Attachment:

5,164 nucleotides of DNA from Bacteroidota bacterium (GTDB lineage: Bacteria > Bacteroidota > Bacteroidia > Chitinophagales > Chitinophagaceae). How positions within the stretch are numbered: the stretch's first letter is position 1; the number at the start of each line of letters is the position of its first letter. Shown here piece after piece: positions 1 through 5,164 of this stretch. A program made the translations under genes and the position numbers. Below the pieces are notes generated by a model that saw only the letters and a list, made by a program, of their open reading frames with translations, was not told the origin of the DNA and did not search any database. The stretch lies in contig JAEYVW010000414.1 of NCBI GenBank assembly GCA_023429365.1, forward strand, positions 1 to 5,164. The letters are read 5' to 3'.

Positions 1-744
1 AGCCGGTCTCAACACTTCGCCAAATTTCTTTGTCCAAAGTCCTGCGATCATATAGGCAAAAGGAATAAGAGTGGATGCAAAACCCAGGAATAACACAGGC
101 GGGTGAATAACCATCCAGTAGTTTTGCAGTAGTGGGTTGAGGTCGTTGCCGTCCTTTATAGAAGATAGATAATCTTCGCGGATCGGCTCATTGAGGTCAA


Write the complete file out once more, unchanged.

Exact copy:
5,164 nucleotides of DNA from Bacteroidota bacterium (GTDB lineage: Bacteria > Bacteroidota > Bacteroidia > Chitinophagales > Chitinophagaceae). How positions within the stretch are numbered: the stretch's first letter is position 1; the number at the start of each line of letters is the position of its first letter. Shown here piece after piece: positions 1 through 5,164 of this stretch. A program made the translations under genes and the position numbers. Below the pieces are notes generated by a model that saw only the letters and a list, made by a program, of their open reading frames with translations, was not told the origin of the DNA and did not search any database. The stretch lies in contig JAEYVW010000414.1 of NCBI GenBank assembly GCA_023429365.1, forward strand, positions 1 to 5,164. The letters are read 5' to 3'.

Positions 1-744
1 AGCCGGTCTCAACACTTCGCCAAATTTCTTTGTCCAAAGTCCTGCGATCATATAGGCAAAAGGAATAAGAGTGGATGCAAAACCCAGGAATAACACAGGC
101 GGGTGAATAACCATCCAGTAGTTTTGCAGTAGTGGGTTGAGGTCGTTGCCGTCCTTTATAGAAGATAGATAATCTTCGCGGATCGGCTCATTGAGGTCAA